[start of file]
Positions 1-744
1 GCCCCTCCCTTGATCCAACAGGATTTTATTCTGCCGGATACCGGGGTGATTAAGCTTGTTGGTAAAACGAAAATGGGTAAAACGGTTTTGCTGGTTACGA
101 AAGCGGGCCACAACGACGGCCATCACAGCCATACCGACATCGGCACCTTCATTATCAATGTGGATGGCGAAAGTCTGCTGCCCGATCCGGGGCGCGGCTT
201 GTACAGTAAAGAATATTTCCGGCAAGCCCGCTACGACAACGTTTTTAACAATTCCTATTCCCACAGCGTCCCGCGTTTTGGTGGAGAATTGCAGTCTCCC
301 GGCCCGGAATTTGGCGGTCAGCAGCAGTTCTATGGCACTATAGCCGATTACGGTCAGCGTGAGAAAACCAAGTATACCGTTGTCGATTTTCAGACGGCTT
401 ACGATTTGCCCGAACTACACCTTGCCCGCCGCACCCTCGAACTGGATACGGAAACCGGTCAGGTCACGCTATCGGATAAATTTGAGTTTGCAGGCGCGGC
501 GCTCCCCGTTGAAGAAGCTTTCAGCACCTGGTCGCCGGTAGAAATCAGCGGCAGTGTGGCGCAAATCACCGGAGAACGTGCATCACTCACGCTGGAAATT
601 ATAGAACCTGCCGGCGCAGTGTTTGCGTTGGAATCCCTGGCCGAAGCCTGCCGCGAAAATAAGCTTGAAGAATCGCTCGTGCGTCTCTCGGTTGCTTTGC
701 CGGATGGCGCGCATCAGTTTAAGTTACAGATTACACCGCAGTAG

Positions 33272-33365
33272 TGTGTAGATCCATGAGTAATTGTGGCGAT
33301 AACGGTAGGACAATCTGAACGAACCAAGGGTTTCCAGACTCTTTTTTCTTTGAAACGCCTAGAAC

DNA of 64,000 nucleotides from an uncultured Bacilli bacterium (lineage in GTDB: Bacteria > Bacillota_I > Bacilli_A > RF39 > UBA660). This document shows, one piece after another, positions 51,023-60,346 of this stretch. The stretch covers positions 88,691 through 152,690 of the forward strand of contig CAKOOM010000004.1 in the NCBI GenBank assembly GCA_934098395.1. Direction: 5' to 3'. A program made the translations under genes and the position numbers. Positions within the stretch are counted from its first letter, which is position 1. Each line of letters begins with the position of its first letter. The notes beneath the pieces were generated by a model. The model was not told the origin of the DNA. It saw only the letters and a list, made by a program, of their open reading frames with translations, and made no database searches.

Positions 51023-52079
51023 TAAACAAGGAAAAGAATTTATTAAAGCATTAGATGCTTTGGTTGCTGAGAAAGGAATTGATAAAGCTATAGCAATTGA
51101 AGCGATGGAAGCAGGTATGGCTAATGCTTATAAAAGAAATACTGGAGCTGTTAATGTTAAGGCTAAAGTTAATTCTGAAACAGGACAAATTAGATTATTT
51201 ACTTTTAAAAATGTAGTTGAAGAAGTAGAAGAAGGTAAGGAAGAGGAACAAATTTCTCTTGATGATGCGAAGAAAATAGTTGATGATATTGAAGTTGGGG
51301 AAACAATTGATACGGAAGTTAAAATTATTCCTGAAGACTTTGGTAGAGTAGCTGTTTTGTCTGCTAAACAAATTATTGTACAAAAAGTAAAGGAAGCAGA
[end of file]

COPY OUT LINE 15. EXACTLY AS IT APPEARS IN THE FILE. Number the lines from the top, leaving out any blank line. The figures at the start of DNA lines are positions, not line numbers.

51023 TAAACAAGGAAAAGAATTTATTAAAGCATTAGATGCTTTGGTTGCTGAGAAAGGAATTGATAAAGCTATAGCAATTGA